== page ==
NEW YORK — People move to New York for many complicated reasons — personal, professional, spiritual, gravitational — some quite clear, some unknowable. Edith Windsor came 60 years ago for a very simple one.
“I came to New York to let myself be gay," said Windsor, 83 and regal in a pink silk blouse, black slacks, flowing blond hair and the pearls she wore on her wedding day in Canada five years ago.
That her decision to move to New York would eventually take her to the U.S. Supreme Court would have seemed as unlikely at the time as the idea of two women stepping into a courtroom to get married. But on Friday, the court agreed to hear her federal suit challenging the law that requires the federal government to deny marital benefits to gay and lesbian couples who live in states that allow such unions.
A math and computer whiz in a field dominated by men, who married her partner, Thea Spyer, in 2007 after a 40-year engagement; a woman who was ready to accept her own death after a heart attack three years ago, Windsor has had a life with far more than its share of twists and turns.
She is reveling in the latest one, the court’s decision to hear her case, a challenge to the 1996 law, the Defense of Marriage Act, which prohibited the Internal Revenue Service from treating her as a surviving spouse after Spyer’s death in 2009, costing her more than $600,000 in state and federal estate taxes.
“It’s thrilling for me to be in this position," she said at the eighth-floor apartment on Fifth Avenue just north of Washington Square that she and Spyer shared for three decades. “It’s almost a deliriously joyous thing for an old lady."
She was not the most obvious candidate to get to the court. Other challenges had been filed earlier and more than a dozen are pending. Gay rights legal groups often prefer to put together a broad group of plaintiffs to reflect a broader range of issues and impacts. To her dismay, her case was turned down by a major gay rights organization.
She was then referred to Roberta Kaplan, at the firm of Paul, Weiss, Rifkind, Wharton & Garrison, who had unsuccessfully argued the case challenging the inability of same-sex couples to marry in New York before the New York Court of Appeals in 2006.
“When I heard her story, it took me about five seconds, maybe less," said Kaplan, who is joined in Windsor’s case by the American Civil Liberties Union.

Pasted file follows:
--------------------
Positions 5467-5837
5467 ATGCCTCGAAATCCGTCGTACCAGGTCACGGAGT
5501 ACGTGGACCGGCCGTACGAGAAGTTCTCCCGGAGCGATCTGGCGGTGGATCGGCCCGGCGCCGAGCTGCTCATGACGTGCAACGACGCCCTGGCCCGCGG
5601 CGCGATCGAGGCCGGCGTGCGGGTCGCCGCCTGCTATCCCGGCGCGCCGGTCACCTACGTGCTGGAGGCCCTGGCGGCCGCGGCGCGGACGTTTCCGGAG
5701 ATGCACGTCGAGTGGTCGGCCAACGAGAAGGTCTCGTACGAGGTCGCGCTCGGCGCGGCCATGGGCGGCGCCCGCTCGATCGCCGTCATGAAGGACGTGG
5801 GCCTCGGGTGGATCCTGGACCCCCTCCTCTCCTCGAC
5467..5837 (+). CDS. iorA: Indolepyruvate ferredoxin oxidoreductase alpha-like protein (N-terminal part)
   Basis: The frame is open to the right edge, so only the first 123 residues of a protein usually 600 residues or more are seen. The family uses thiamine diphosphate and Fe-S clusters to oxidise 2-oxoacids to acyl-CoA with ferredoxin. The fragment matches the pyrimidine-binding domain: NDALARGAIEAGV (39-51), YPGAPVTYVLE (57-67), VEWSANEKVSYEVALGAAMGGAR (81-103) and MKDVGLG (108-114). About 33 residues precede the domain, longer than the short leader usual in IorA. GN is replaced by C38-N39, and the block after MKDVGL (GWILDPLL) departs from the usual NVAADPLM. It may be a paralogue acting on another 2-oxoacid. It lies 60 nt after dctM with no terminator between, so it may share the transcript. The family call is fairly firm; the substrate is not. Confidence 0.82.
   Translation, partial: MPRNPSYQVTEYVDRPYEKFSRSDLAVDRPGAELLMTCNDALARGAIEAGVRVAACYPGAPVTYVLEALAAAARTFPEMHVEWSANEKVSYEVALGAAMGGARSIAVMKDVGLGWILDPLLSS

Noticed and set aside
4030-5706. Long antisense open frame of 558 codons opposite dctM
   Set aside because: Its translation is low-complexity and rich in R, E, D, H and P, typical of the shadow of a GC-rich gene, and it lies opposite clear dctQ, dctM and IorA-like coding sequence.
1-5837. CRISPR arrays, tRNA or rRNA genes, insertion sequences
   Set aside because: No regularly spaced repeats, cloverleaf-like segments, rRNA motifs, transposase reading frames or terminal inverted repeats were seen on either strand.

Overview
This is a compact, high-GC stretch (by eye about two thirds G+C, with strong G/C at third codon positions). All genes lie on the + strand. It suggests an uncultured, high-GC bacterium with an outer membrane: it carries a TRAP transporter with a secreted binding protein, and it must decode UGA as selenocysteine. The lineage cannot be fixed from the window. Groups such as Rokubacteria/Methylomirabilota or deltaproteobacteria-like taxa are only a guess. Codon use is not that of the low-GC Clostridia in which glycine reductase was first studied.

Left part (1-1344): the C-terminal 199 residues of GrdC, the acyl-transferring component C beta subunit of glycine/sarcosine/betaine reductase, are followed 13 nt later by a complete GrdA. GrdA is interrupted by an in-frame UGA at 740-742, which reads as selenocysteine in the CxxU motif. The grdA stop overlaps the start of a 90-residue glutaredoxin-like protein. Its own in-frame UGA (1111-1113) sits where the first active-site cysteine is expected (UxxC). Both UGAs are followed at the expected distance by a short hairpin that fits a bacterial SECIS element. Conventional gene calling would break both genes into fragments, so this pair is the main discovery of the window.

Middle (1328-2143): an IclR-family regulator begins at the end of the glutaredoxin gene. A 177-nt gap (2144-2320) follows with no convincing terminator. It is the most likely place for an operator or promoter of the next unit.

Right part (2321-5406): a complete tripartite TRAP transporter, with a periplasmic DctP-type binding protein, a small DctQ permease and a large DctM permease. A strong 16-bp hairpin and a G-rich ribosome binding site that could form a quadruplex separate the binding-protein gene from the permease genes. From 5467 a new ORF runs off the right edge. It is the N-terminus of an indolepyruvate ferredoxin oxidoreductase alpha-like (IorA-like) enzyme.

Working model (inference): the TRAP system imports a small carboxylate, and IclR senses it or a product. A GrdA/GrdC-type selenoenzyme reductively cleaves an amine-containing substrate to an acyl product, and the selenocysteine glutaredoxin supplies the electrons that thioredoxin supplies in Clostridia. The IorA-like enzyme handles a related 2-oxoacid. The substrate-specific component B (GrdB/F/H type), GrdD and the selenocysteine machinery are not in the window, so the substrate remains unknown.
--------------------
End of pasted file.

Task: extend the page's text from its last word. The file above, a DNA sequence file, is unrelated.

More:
And legal experts said that her age, the length and depth of her relationship, the way it can be viewed as a case about an unfair tax level as much as a case about gay rights, make it one with mainstream appeal — including, perhaps, to the middle-aged and older justices on the court.
“When you’re dealing with a 40-year-relationship and an 83-year-old woman, whatever unfortunate stereotypes that often attend this issue are hard to apply," said Kenji Yoshino, a law professor at New York University.
Windsor grew up Edith Schlain, the youngest of three children, whose father lost his candy and ice cream store in Philadelphia and then his house in the Depression. She was smart, vivacious and sexy. Immediately after graduating from Temple University, she married Saul Windsor, a friend of her brother. She described her husband as “a big, handsome guy, one of the sweetest men in the world." Within a year, she knew that through no fault of either of them, it was not what she wanted.
“Who you are is who you are," she said. “Finally, I said: ‘Honey, you deserve more. You deserve someone who feels you’re the most desirable person, and I need something else.’ And I was right. He married the right girl and had a lovely life."
But when she moved to New York, the only place she could imagine where it might be possible to find a satisfying life as a gay woman, the paths to that life seemed utterly opaque.
Eventually, she asked a female friend: “If you know where the lesbians go, please take me."
One of them was Portofino in the West Village, which on Friday nights was a hangout for gay women. One night in 1963, she met Spyer, a psychologist and accomplished violinist. They hit it off and ran into each other casually over two years. Finally, Windsor followed Spyer, who had just ended a relationship, to her house in the Hamptons.
“Is your dance card filled?" Windsor asked.
“It is now," was the reply.
Two years later they began what turned out to be a very long engagement.
Their goal had always been marriage, but by 2007 it began to look as if they were running out of time for same-sex marriage to be legalized in New York (it became legal last year). When Spyer was given a grim prognosis — roughly a year to live — they went to Toronto with two best men and four best women and were married in May 2007, with Windsor sitting on the arm of Spyer’s wheelchair. Spyer died Feb. 5, 2009.
Spyer’s death brought home with crushing force the legal realities, when Windsor was hit with a $363,000 federal estate tax bill, and more than $600,000 overall, because she was not considered a spouse who could inherit the couple’s apartment in New York and modest cottage in the Hamptons tax free.
In October, in a 2-1 ruling, the 2nd Circuit Court of Appeals in New York ruled in her favor. The Supreme Court will most likely hear the case in late March, with a decision expected by June.